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City to post plaques at Civil War sites

November 30, 1999|By DAN DEARTH

HAGERSTOWN

George Armstrong Custer nearly died in Hagerstown 13 years before he met his fate during the Battle of the Little Bighorn.

The date was July 12, 1863.

Custer was standing in the bell tower of the Zion Reformed Church on North Potomac Street observing the Confederate retreat from Gettysburg when a sniper fired an errant shot that instead struck one of the tower's bells.

To preserve stories such as Custer's, city officials want to mark the church and other Hagerstown buildings that share Civil War history with interpretive plaques to commemorate what happened at each site, said Kathleen Maher, city planning director.

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A team of Civil War scholars helped identify the sites, she said.

The City Council will discuss the plaques this afternoon during a work session.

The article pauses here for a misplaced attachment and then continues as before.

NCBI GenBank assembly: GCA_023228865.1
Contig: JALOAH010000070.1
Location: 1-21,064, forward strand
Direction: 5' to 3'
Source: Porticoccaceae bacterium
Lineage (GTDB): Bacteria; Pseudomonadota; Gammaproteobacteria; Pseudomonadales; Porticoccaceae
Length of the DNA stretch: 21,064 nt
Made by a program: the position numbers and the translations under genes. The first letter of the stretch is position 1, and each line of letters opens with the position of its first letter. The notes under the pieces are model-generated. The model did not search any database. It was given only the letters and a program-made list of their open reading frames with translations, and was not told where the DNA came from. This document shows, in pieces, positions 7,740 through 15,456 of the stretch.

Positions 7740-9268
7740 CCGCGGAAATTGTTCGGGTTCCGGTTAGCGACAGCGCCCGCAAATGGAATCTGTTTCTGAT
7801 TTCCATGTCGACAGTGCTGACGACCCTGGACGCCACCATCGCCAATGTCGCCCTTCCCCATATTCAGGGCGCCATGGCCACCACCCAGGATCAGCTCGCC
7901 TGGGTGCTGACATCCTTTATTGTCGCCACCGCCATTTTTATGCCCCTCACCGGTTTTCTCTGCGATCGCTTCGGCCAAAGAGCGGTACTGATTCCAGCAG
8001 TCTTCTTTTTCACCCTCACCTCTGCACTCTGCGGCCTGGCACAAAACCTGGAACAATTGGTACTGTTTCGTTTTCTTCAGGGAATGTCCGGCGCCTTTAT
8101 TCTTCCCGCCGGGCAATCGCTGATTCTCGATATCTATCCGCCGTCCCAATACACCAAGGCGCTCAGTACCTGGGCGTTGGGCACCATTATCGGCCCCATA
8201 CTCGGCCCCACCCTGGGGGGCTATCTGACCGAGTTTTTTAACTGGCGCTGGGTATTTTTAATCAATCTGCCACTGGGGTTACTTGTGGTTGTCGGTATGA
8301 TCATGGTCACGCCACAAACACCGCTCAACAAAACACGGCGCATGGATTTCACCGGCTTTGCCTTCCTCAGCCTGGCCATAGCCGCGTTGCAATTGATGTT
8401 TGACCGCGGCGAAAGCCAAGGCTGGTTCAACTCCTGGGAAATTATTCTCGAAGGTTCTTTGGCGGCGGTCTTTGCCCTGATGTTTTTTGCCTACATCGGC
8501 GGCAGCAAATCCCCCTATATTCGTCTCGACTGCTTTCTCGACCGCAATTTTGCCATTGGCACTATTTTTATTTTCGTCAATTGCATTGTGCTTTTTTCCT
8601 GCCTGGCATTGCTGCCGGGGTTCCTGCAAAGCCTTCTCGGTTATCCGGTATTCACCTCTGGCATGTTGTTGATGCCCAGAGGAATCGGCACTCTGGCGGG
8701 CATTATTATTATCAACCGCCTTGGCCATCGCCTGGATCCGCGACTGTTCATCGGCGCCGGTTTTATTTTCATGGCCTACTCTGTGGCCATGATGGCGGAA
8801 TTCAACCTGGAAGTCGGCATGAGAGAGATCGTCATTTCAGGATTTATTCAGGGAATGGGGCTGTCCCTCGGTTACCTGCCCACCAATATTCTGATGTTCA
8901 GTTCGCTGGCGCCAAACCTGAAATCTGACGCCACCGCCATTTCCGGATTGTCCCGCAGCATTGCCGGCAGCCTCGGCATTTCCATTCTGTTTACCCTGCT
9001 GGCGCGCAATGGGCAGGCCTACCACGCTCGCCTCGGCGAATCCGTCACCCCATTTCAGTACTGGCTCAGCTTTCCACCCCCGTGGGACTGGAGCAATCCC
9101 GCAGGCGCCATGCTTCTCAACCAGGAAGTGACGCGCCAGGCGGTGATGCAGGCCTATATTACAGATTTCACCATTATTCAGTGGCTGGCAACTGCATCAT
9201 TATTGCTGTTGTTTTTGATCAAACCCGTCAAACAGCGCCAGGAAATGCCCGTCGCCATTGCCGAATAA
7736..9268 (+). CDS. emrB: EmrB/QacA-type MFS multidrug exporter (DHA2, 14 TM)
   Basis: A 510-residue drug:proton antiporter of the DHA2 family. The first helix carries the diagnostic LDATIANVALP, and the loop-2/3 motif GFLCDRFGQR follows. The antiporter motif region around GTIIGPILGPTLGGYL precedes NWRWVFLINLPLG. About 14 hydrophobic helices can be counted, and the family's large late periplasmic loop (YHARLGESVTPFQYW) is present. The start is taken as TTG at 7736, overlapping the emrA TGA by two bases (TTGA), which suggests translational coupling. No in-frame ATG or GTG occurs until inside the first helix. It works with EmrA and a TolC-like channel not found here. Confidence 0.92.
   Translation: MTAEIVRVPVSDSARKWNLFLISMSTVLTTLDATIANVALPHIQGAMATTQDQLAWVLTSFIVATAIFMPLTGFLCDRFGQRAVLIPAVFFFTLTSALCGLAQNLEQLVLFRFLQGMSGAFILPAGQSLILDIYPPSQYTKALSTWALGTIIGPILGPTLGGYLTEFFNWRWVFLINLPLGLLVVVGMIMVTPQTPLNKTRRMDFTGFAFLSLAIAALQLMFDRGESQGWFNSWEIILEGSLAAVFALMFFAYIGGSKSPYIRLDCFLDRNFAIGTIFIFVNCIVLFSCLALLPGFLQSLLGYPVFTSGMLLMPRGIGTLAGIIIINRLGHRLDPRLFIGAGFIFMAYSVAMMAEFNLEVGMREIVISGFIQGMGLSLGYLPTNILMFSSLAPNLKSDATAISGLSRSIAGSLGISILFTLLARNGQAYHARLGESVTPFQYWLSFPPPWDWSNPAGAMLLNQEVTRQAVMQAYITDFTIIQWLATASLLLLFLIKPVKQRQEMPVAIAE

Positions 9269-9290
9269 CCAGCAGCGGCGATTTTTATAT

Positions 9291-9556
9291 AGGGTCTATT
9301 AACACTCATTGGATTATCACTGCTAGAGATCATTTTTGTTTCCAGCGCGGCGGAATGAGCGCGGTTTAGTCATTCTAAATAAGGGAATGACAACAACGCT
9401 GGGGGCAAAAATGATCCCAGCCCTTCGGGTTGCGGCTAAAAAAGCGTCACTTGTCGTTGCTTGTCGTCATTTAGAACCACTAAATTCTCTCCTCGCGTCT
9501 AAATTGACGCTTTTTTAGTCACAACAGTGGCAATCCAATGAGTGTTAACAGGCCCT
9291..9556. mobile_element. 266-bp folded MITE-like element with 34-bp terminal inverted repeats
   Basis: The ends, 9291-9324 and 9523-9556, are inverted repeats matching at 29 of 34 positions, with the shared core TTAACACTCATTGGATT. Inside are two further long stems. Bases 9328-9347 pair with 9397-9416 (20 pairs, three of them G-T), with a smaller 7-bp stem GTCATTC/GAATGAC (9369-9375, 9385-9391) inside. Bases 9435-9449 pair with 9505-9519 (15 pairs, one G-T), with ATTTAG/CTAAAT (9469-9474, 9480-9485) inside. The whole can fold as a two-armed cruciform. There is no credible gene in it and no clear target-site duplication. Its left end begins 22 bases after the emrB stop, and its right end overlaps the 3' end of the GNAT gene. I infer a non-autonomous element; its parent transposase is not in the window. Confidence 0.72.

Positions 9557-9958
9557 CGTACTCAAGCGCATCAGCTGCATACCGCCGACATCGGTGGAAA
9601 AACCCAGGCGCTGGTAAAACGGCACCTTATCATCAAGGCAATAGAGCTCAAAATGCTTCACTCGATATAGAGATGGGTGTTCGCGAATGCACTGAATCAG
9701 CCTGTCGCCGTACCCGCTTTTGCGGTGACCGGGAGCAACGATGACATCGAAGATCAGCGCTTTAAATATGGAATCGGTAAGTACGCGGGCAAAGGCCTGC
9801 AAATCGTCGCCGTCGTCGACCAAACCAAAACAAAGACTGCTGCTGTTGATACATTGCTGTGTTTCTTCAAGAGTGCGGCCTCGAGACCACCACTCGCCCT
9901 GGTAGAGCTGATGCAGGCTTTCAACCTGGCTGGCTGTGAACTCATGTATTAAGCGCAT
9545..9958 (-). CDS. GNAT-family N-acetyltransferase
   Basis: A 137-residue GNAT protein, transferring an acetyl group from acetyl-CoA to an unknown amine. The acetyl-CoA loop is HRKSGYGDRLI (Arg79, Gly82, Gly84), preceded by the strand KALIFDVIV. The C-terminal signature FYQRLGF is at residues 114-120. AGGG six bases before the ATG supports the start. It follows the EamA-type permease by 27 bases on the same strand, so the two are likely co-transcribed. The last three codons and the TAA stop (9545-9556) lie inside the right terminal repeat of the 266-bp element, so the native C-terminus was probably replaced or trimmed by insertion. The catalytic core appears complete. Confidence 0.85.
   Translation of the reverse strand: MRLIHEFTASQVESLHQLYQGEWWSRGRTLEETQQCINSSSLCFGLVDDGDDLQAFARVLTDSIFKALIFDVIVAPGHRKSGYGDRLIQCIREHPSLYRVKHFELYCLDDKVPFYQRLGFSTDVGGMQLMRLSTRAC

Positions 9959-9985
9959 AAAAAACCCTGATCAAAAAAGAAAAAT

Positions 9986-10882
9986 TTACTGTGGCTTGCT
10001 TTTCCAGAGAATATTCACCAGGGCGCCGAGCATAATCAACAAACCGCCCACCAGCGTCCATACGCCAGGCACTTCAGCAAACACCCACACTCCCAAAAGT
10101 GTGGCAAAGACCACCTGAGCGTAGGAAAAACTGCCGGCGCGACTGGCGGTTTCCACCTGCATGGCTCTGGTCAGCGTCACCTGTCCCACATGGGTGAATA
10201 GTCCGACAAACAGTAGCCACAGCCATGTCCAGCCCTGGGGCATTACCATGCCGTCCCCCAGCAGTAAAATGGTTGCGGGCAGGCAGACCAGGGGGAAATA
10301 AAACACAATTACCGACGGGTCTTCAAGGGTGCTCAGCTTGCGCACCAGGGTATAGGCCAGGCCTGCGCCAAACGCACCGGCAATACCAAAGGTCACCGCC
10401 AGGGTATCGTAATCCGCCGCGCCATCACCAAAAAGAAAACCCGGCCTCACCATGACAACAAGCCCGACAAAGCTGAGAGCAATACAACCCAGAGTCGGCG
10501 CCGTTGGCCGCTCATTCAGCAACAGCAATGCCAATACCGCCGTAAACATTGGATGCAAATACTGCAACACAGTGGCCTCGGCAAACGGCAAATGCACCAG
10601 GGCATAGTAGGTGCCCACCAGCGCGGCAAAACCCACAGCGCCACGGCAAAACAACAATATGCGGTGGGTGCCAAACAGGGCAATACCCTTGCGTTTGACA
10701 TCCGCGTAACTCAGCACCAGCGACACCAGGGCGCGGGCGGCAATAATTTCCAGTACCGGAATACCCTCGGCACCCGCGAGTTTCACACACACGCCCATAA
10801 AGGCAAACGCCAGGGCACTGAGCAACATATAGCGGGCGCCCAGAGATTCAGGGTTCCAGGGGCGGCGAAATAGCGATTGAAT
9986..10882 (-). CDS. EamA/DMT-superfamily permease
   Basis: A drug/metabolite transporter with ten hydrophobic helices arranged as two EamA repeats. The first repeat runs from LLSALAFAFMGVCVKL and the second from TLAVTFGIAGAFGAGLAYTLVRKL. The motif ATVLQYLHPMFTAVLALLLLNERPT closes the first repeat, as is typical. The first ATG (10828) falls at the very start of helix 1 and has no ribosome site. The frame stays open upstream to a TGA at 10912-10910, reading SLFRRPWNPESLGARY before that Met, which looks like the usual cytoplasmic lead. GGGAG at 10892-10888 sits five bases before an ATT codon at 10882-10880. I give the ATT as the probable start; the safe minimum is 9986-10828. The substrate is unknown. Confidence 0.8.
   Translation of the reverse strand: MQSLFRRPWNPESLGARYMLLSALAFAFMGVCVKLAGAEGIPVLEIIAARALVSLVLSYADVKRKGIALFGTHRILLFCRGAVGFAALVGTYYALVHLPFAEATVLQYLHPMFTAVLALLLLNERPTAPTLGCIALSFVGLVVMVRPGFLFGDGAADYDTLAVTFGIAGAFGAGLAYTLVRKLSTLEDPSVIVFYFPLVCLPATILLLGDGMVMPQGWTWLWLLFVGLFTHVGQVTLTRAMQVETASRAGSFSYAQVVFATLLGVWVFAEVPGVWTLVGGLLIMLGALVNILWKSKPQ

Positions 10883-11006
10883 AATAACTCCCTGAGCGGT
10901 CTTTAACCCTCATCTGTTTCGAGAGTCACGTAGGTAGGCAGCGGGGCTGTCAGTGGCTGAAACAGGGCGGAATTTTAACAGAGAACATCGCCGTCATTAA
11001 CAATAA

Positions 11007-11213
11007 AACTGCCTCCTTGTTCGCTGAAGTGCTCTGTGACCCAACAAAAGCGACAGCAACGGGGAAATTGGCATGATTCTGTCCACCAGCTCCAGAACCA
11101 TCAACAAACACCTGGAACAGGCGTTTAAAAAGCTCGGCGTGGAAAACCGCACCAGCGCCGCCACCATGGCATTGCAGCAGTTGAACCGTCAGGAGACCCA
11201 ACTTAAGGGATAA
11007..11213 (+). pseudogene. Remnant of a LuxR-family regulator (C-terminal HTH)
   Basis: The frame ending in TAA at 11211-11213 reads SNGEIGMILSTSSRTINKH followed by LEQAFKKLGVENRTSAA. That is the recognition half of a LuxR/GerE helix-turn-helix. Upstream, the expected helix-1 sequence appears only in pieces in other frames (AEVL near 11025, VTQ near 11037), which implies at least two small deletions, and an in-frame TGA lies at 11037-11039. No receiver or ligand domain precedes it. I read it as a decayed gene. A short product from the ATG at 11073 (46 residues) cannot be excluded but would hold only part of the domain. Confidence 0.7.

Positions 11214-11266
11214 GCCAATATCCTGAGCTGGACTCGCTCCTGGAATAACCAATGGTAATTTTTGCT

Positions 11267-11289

Maher said the plaques will spice up the downtown by showing Hagerstown's rich history.

Ideally, the city would like to hang about 12 to 14 of the historic markers, including spots where some buildings no longer stand, she said.

The project will cost about $6,000, Maher said. The city and the Maryland Heritage Area Authority will split the expense, she said.

The Maryland Heritage Area Authority is a state program that helps municipalities pay for the restoration of historic sites.

John Howard, superintendent of Antietam National Battlefield, said the plaques are a terrific way to remind people that Hagerstown played a significant part in the Civil War.

"Although most people think (only) of Antietam ... this area was covered by troop movement on both sides," he said.

Western Maryland was the Union's first line of defense when the Confederates invaded on separate occasions in 1862 and 1863, he said.

"(People today are) walking on ground that was contested and fought over," Howard said. "It was critical."

In addition to the plaques, Maher said the city will hang banners and "directory signs" downtown.

The signs will help people find buildings, like the library, by posting arrows that point in the general direction, she said. The banners will feature topics that are unique to Hagerstown and "jazz up the (Arts) and Entertainment District."

The banners and signs will cost a combined $19,000, she said. The city and the Maryland Heritage Area Authority will split the cost.

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